In the first article of this series Kari Stephens reported on fighting for density on a small site. In this, the second of the series, she outlines the challenges of dealing with neighbours, and managing their expectations.
My client is seeking Council approval to build three townhouses on a 531m2 corner allotment. The site is zoned Medium Density Residential, it is currently used for a single house, and it is located in an older residential area close the CBD and public transport. This article deals with neighbours, specifically in terms of negotiating infrastructure through their land.
Infrastructure and neighbours
Among my client’s first checks upon signing the contract for the property was the availability of services for re-development of the site: water, stormwater and sewer. Whilst water and stormwater were both available in the street, the sewer was a single house connection that went under the neighbour’s house to connect to a sewer main in a property two sites away (a distance of about 50m). Unity Water policy did not allow the three townhouses to connect to the existing house drain. An extension of the sewer main was required, along with a new manhole in the property.
The simplest solution was to bring the sewer through the rear of the next-door neighbour’s property, at no cost to the neighbour, and terminate it at a manhole on the development site. My client would pay all expenses, reinstate the lawn, connect my neighbour’s house to the new sewer (which would rectify the problems she was already having with her sewer) and replace the old fence. The cost for this was estimated to be about $30K. Pretty simple right? Yes – because the neighbour agreed to this during due diligence stage.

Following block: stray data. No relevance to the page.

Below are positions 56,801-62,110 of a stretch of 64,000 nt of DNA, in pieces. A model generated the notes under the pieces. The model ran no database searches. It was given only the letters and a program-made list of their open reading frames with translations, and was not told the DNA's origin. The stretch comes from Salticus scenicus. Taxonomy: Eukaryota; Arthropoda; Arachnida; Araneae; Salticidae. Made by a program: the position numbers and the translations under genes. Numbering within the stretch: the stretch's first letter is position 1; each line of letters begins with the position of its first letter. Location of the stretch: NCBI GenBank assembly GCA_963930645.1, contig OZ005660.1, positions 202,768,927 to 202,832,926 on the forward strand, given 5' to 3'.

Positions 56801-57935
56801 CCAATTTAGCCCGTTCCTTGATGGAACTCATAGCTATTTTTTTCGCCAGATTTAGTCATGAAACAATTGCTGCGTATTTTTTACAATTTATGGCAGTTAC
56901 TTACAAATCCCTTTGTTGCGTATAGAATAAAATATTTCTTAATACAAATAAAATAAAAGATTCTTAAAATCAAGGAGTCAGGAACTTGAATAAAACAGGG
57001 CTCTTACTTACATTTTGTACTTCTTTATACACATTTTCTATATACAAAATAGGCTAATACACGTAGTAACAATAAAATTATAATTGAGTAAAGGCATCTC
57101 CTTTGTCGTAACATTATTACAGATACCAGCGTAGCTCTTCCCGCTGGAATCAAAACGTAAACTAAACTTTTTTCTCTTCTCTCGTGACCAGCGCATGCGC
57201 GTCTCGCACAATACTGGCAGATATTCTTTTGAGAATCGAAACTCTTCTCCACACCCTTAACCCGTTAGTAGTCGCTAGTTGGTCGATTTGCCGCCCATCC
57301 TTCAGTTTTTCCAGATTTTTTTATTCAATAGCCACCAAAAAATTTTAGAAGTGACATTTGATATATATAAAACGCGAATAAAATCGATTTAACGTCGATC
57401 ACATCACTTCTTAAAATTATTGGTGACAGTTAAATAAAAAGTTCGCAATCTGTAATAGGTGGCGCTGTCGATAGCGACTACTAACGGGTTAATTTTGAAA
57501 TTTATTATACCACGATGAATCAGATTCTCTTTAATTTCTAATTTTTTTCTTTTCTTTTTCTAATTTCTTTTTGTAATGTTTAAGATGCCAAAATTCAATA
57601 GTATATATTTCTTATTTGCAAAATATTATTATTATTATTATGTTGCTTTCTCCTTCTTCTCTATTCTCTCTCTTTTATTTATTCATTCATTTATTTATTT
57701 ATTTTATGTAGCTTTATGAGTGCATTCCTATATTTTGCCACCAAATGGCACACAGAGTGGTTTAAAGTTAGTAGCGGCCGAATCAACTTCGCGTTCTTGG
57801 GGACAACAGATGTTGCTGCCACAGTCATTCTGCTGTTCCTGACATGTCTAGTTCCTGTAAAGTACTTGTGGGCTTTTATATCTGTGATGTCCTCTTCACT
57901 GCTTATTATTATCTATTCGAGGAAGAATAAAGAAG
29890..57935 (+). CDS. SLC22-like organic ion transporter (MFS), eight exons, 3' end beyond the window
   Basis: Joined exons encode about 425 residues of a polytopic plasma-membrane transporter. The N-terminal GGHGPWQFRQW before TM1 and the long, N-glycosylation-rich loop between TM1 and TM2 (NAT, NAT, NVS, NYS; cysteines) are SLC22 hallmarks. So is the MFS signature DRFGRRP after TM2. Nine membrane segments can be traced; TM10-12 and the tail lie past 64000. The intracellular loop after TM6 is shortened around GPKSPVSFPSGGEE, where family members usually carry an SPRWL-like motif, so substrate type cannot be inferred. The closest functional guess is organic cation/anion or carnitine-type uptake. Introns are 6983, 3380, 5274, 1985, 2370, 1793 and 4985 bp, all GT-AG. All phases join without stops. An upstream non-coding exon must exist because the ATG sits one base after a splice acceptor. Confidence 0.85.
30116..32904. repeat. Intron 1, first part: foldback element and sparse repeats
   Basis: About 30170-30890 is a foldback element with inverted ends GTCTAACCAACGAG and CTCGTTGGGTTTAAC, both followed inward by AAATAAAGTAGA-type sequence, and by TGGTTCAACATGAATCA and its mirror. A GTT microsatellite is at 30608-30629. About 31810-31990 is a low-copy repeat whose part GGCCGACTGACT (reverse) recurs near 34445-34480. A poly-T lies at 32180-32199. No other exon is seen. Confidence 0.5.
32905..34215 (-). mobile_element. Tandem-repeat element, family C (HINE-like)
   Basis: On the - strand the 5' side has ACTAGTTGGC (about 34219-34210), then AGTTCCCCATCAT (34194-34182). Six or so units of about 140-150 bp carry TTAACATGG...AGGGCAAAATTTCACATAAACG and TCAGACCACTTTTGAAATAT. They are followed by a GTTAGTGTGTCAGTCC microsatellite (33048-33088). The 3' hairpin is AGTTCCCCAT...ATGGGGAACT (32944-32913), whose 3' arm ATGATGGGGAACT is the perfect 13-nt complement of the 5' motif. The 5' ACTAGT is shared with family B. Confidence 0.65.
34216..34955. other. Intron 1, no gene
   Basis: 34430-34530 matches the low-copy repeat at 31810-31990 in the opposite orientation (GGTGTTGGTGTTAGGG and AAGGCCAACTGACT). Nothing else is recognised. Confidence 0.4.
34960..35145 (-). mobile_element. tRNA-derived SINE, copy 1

BUT THEN SHE CHANGED HER MIND.
Of course, by the time the neighbour changed her mind, a number of things had already occurred, including a detailed survey of her yard and the civil design for the sewer extension. Sensitive negotiations were had with the neighbour. Additional benefits for the garden were added to the original list and Unity Water agreed to allow a re-design with no manhole in the neighbour’s yard. Financial compensation for the neighbour’s ‘inconvenience’ was also discussed. But it was all to no avail and my client was forced to consider other options.
The next option, was to bring the sewer under the road from a manhole on the opposite side the street. But this wasn’t possible – an epic tale which is part of another article in this series.
The third option included extending the sewer from the second neighbour’s land and build a manhole in the verge next to their driveway. From there, build the sewer under the verge (past the first neighbour’s house) and build two more manholes that ended up with a sewer connection (manhole) in the development site. The cost for this option was estimated around $74K plus a further $20K for Neighbour #2 who indicated that replacing their 8m wide x 20m long driveway would be appropriate ‘compensation’.
Neighbours can (and do) change their mind. Over the years, I’ve seen some of my clients experience situations where written agreements (for sewer or stormwater) have been rescinded simply because of ‘a neighbour’s change of heart’. There is usually an alternative solution, as was the case here, but a great deal of patience, fortitude and nerves of steel are sometimes required to get there.
Even though the client may follow a clear process of due diligence, costs can quickly blow-out which can easily derail the viability of a small project when negotiations and agreement breaks down with the neighbours. In this case, my client had contingency funds available for unexpected additional costs which allowed the project to progress and importantly, remain financially on track.
In my next article, I’ll deal with neighbour’s amenity concerns when new meets old (gentrification of older areas) and how my client took a respectful approach, while achieving outcomes that would reflect the needs of the future.
Contact Project Urban on 07 5443 2844 for more information about the development applications process and our services.